ambiguous emojis are a no-no in emails

If you were born into the millennial or early Gen Z generation, then chances are – you use emojis to express yourself and the brand you work for. You speak emoji and you can, and do use it as a second language. But do you know how to use emojis in email marketing – a traditional channel that relies heavily on cold, outbound marketing? In this short guide, we detail just some of the ways you should use emojis in email marketing.

1. do think about your audience πŸ¦ΈπŸ»β€β™€οΈπŸŽ…πŸΌπŸ€΅πŸΎβ€β™‚οΈπŸ‘©πŸΌβ€πŸŽ¨

If you are sending an email about funeral services or will writing, you won’t want to make light of the topic by using graphic emotions. The same goes for email campaigns targeted at senior stakeholders or older generations working in sophisticated or important roles – they might not `get` it or worse, take your efforts seriously. This is of course a sweeping generalisation, but you need to weigh up whether it’s worth potentially losing them as valuable data contacts.

2. don't overuse emojis

When used correctly, emojis can help your subject lines stand out in the inbox (and more) πŸ‘πŸΌ.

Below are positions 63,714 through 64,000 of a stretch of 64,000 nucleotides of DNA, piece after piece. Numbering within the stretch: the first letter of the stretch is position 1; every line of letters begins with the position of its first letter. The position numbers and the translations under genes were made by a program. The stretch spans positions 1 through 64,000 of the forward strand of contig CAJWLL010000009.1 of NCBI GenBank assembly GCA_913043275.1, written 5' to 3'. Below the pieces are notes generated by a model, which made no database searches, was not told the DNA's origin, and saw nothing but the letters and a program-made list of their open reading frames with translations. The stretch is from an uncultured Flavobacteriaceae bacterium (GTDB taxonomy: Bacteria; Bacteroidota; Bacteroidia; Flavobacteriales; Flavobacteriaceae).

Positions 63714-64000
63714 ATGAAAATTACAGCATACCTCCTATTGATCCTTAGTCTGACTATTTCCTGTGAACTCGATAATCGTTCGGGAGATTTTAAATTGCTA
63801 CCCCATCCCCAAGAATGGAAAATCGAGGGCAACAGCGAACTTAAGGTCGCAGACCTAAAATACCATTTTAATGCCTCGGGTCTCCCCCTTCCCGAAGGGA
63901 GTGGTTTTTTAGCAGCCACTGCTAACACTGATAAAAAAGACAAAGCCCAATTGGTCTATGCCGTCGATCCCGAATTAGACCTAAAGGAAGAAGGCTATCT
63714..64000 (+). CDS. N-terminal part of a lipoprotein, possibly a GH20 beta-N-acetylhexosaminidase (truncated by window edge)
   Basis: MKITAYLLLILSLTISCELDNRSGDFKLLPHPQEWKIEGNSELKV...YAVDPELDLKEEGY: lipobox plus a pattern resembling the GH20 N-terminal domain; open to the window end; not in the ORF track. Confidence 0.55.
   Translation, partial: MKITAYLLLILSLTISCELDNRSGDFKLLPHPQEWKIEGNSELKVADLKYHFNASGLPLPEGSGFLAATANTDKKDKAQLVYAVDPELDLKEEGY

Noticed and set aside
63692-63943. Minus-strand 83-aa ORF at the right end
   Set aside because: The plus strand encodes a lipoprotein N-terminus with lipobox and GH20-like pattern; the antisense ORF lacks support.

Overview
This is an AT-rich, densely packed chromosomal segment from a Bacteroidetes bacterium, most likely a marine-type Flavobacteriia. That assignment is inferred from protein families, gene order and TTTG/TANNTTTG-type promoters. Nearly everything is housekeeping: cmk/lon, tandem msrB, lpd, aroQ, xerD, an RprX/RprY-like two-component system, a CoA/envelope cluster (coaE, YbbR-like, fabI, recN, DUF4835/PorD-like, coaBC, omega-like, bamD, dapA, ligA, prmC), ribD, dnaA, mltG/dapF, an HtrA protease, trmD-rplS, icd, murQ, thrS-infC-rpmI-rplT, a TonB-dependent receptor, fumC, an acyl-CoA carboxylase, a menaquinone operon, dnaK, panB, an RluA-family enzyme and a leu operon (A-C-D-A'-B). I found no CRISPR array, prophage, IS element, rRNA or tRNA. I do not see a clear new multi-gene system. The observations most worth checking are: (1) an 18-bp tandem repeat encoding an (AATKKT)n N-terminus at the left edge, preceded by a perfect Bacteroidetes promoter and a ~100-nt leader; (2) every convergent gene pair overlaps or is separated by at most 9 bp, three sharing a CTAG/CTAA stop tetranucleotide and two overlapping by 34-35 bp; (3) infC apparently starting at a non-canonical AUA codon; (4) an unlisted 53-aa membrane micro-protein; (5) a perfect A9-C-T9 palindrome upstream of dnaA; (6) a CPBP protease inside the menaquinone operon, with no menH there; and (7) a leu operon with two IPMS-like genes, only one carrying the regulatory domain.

But to influence your results by using emojis, you need to first ask yourself whether they are adding value to your emails – and value comes with careful placement. Stick to a maximum of two emojis per subject line and one in the copy… and try not to use them in every email send. Oh – and make sure you do lots of testing to find your ideal emoji placement.

3. do use emojis to shorten your subject line

We all love a short subject line – and unless we are trying to spark intrigue, it’s best to fit the whole subject line in. Using emojis to replace words in a subject line is doable – and it works if your chosen emoticons are obvious.

"Don't use emojis with multiple meanings.

you could offend a portion of your database."

4. do use inclusive emojis

This one’s short and sweet – choose gender-neutral and emojis that represent all cultures, backgrounds, and ethnicities. We have access to these emojis, so it’s only fair we use them. ☺️

5. don't use emojis with multiple meanings

Steer away from using emojis that can be interpreted in several ways – like the clapping hands/thank you/prayer emojiΒ πŸ™.You could send the wrong message, and offend somebody in your database. Another set of emojis to avoid are those that are difficult to see (such as viewing on a mobile device or in a subject line), as your message could be lost completely.


Need more information about using emojis or simply want some help writing your email copy… contact us, we can help.Β 

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